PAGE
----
Thursday, April 30, 2015

Mysteries in April

In April, I read both fictional and non-fictional mysteries.


We all know those books that begin with a bang but end with a whimper. Thus it was with Anthony Abbot's The Shudders, a book that I could not put down initially and then could not believe that in the end it amounted to so little.

 On a cold, melancholic night, the Police Commissioner of NY, Thatcher Colt, receives a call from Warden Massal to inform him that a convict on the death row, Jeremy Taylor (whom Colt had captured), wanted to meet him before he is electrocuted. Colt and his Watson, Anthony Abbot, travel to the jail where Taylor informs them that he does not mind dying but that he does mind that his girlfriend Marcella instead of supporting him has in fact deserted him and shacked-up with a certain Dr. Baldwin: a man who is evil incarnate and has devised a new method of killing people. After Taylor's death, the police search for Dr. Baldwin but are unable to find him. Marcella too gives them the slip.

Three years later, Warden Massal barges into Colt's office and tells him that he has located Dr. Baldwin. Before he can divulge anything else, he drops down dead. Colt sends two policemen to the address of Baldwin, one of whom expires while bringing Baldwin to the police headquarters. Colt starts his investigations and realises that the two doctors who were present at the time of Taylor's execution too have died under mysterious circumstances. Colt and Abbot travel to the house of Myron Forbes, the executioner. However before their horrified eyes, Forbes jumps into some electrical cables and is singed to death. Now Colt and Abbot are the only ones left who were present in the room on the fateful day when Taylor was put to death. How long before they too die inexplicably? And what role does Dr. Baldwin play in all this?

First Line: It was nearing ten o' clock, now, and we had been fighting the budget since dinner.
Alternate Title: Deadly Secret
Pub: London: Collins (The Crime Club), 1943
Pages: 192
Source: Borrowed
Other books read of the same author: None



Commander C[olumbus] D[arwin] Smith was the commanding officer of the USS Wake, one of the two war-ships left at Shanghai, China, when the Japanese attacked Pearl Harbour. As Smith had no information about the attack, he was captured by the Japanese while his ship was renamed HIJMS Tatara and taken over by the Japanese navy. (The other war-ship, for those interested, was the Royal Navy's HMS Peterel which was sunk by the Japanese)

Smith, however, wasn't content to remain in Japanese captivity and was soon planning his escape. And escape he did but was soon recaptured by the Japanese forces. Undaunted, he continued to plan and in September 1944 made another bid for freedom. In the company of two other officers, Commander John B. Woolley of the Royal Navy and US Marine Jerold B. Storey, Smith scaled the walls of Ward Road Jail and made his was across miles and miles of Japanese occupied territory.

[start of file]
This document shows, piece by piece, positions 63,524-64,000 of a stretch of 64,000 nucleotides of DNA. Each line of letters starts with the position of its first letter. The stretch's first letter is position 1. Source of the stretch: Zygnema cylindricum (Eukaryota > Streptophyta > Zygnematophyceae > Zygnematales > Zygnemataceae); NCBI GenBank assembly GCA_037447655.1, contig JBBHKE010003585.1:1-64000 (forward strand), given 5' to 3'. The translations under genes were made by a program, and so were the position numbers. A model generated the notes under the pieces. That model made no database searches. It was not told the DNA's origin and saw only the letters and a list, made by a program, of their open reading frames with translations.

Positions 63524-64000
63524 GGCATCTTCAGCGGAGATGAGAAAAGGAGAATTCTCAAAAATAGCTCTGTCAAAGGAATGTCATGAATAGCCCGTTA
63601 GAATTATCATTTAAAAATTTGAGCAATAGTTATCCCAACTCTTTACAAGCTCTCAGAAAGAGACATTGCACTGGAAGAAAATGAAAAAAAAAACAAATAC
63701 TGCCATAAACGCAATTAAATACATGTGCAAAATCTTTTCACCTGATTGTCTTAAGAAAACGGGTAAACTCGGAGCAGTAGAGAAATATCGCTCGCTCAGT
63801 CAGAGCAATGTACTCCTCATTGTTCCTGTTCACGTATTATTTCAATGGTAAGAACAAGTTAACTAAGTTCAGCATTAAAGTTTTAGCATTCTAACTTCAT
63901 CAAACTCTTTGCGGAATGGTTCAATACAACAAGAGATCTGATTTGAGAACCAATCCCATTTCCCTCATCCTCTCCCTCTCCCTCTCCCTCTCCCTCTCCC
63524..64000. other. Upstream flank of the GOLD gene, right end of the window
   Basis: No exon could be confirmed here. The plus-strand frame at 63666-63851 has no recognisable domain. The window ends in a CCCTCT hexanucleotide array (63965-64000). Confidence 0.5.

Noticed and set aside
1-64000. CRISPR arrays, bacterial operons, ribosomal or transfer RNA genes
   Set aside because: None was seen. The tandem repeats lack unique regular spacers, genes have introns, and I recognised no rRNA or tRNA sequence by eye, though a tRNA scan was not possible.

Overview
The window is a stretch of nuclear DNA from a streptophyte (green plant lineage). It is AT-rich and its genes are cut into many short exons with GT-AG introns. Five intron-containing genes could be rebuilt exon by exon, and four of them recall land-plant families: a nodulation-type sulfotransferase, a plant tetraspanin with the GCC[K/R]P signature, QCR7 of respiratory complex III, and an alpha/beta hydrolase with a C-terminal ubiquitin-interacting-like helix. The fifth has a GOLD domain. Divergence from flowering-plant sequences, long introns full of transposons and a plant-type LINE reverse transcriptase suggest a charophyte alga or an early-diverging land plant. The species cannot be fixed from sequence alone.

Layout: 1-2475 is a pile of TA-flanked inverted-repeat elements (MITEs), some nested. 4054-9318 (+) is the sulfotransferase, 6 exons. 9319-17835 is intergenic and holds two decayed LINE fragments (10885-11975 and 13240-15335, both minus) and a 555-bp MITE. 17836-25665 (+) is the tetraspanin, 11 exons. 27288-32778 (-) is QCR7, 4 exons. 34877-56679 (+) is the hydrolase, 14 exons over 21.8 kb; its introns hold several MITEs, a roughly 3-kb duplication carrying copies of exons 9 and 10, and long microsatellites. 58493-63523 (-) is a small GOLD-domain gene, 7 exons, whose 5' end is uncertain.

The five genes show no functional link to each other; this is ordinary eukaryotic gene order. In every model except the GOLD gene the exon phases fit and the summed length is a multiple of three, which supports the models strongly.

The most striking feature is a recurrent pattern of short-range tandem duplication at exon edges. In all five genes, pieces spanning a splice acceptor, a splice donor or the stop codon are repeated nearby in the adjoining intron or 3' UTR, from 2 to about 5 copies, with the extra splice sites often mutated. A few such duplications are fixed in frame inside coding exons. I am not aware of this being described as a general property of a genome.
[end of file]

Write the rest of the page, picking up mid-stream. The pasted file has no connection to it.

The story of this daring escape, from Shanghai to Calcutta, is told in thrilling detail (and in the first-person) by the author Quentin Reynolds, a journalist and war-correspondent. When Smith finally reaches Calcutta, he is told by the authorities that the Japanese have declared him dead and he remains dead in the official records of the US in order to hoodwink the Japanese.

More on Commander Smith can be accessed over here:

Incidentally, I have read quite a few books about daring escapes by Allied soldiers from the prisons of the Axis powers but haven't read any account of an Axis soldier escaping from an Allied prison. Can anyone recommend such  a book?

First Line: December 7th is a date that means a great deal to a great many people.
Alternate Title: He Came Back

Pub. Details: London: Panther Books, 1945
First Published: 1945
Pages: 190
Source: Borrowed from Library
Other books read of the same author: None


Professor Bart Moore-Gilbert is a renowned scholar of post-colonial studies. One day about to go to the pub, he opens his mail-box and finds by an email by an Indian Professor who is researching nationalist movements in India asking whether he has any family papers on his father who was a policeman especially deployed to squash one such movement in Sindh. For Moore-Gilbert, who lost his father at a tender age and who has mourned him ever since, this is news. His memories of his father, Bill, are those of Africa where the latter had settled after India became independent.

Determined to know more about this phase of his father's life, Moore-Gilbert travels to India at a time when the country is still in a shock over the Mumbail terror attack. What follows is a thrilling narrative about archival research, about searching for documents misplaced or destroyed either accidentally or deliberately, about the contested versions of the past, about the unreliability of memory which ultimately (as Salman Rushdie puts it) creates its own reality, about references to other authors: Kipling, Paul Scott, George Orwell, Amitav Ghosh, about finding that there are many aspects of your parents that you had no idea about, about an India caught between the wretchedness of poverty and the generosity of spirit....